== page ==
For instance, trying to fish a deep water program early in the year when runoff from the big reservoirs to the north has the salinity reduced to near zero. Instead of looking at the conditions and targeting an area of more favorable salinity, they doggedly probe water that will likely be out of play for several weeks, or longer. I can totally understand the comfort level factor and I respect that thought process because it leads to confidence and that leads to anglers fishing harder. With that being said, however, it's also a shame because these anglers waste time and effort that could be used much more effectively in better areas by simply being willing to make a boat run to a better area where the odds would be much more in their favor.

Since we have now established the fact that many anglers are unwilling to change their thought process and continue to probe the same areas, maybe we can convince a few to change their thinking. The fall months are the absolute perfect times for discovery trips and opportunities to learn new water. The stretch of time between late September and Christmas often produces some of the best days of the year for anglers as it seems the entire bay system, marshes, and even several miles up both the Sabine and Neches rivers comes alive with each passing cold front. Shrimp and baitfish are purged into the wide open expanses and ambushed by schools of speckled trout and redfish taking advantage of the free buffet. It's incredible to listen to the conversations at the cleaning table or boat ramp as anglers recount their success from all different parts of the estuary. The ease at which hungry and willing fish will be found should be more than enough to encourage anglers to seek new areas and become familiar with them for future reference, and maybe immediate success.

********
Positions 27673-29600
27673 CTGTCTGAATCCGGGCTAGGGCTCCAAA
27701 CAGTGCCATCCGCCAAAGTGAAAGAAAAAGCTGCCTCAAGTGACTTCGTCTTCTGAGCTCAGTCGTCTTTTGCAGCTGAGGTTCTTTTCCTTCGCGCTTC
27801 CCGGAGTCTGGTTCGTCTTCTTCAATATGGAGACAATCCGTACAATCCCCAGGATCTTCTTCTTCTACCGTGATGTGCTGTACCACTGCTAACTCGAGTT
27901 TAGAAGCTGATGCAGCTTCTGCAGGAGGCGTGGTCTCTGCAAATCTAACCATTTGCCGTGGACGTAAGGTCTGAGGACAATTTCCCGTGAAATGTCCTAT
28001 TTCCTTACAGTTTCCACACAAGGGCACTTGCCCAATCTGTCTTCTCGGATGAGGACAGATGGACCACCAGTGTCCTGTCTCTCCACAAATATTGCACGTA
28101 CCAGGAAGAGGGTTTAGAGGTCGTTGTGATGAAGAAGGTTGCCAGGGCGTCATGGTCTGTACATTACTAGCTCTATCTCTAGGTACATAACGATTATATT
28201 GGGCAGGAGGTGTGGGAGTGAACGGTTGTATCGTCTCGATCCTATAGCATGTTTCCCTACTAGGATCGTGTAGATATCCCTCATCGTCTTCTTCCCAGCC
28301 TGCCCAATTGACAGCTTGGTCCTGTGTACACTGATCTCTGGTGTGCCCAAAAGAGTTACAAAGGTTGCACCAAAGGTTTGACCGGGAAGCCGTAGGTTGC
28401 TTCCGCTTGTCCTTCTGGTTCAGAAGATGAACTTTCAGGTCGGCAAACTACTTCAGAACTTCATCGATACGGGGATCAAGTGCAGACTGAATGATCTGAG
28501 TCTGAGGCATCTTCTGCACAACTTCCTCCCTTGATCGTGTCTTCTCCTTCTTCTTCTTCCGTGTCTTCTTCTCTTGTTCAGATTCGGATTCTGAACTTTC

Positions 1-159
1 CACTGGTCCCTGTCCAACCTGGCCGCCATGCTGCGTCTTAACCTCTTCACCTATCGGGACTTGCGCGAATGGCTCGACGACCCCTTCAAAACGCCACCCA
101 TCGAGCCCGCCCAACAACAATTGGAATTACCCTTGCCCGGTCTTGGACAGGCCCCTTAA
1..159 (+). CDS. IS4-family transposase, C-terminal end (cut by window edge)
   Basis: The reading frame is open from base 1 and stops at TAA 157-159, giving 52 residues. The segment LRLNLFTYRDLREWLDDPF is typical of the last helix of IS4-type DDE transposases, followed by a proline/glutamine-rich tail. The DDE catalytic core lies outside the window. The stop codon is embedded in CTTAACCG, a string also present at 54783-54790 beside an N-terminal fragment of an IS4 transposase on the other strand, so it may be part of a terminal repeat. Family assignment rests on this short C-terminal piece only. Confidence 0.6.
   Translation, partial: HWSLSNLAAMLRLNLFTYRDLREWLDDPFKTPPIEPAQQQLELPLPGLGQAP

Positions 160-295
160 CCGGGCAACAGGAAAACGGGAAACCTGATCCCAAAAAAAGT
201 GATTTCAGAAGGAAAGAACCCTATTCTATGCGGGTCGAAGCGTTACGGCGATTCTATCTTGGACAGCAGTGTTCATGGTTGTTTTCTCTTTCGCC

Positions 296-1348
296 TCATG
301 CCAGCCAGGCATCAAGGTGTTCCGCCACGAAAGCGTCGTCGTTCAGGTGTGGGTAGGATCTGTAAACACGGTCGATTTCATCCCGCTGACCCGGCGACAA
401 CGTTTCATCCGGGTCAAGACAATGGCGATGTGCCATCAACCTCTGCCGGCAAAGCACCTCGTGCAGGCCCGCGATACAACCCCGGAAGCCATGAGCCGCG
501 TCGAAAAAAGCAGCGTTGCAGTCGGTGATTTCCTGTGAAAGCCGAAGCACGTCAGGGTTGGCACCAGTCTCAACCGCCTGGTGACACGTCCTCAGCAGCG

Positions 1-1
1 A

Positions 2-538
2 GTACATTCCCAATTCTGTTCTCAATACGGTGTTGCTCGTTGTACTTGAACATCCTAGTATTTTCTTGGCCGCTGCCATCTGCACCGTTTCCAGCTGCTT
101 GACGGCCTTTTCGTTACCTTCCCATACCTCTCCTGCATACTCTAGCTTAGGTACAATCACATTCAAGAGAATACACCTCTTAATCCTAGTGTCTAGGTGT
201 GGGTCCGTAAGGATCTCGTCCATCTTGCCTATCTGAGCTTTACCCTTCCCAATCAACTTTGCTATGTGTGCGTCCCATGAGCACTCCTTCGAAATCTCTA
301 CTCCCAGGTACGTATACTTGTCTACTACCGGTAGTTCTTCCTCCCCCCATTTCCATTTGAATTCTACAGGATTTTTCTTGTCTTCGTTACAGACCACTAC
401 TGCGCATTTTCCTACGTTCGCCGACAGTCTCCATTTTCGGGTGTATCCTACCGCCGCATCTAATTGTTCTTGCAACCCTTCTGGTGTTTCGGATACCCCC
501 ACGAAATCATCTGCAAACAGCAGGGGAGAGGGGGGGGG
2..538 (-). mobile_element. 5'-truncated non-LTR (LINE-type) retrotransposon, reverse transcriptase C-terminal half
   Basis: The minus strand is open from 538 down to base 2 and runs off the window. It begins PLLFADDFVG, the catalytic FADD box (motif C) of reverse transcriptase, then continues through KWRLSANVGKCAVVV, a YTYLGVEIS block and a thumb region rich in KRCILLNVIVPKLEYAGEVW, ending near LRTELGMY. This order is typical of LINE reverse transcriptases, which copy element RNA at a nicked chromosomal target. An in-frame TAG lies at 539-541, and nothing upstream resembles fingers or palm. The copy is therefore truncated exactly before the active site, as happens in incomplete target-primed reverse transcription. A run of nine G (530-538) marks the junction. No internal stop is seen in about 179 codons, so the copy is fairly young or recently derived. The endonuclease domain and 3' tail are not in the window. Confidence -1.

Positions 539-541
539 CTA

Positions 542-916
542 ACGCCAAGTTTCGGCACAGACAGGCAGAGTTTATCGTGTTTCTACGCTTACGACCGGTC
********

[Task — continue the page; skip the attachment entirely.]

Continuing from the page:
Virtually every pattern will work during these magic months before winter truly sets in and I have a hard time determining my favorite. The thought of a short boat ride down the Sabine River to anchor on a major break or dropoff and having quality trout and redfish crawl all over live shad or soft plastic bumped along bottom always puts a smile on my face. The relaxed style and social aspect of sitting anchored in the river is certainly appealing and I look forward it every fall.

A little farther downriver, in the wide open lake, is the chaos known as "fishing the birds." Huge flocks of gulls and terns will shadow schooling trout and redfish as they gorge on shrimp that have been dumped into the lake with the passing of a cold front. North winds coupled with low tides will empty marshes and backwaters while jumpstarting the feeding frenzy. This is the absolutely worst time in the world to be a shrimp, everybody from a redfish to a Cajun is chasing you and there is no such thing as catch and release. The numbers of fish you can catch at this time can be absolutely mindboggling and many folks wait all year for the pattern to develop.

As you go farther south, your options continue to increase as the jetties and the beachfront will offer even more impressive opportunity. Bull redfish, black drum, and big trout in the surf top the list for these areas and every now and again a mystery fish will show up and run off with all your tackle, leaving nothing but a great story.

If for whatever reason you can't pry yourself away from fishing the same old water day after day, I'm afraid I cannot help you. The incredible options afforded by the fall months are about as good as it possibly gets and there is no reason not to take full advantage. About the only thing you could possibly do wrong right now is to not go fishing. If you fall into that "insane" category, same spot trip after trip, you owe it to yourself to do some exploring and try something new because, I guarantee – it will be eye opening.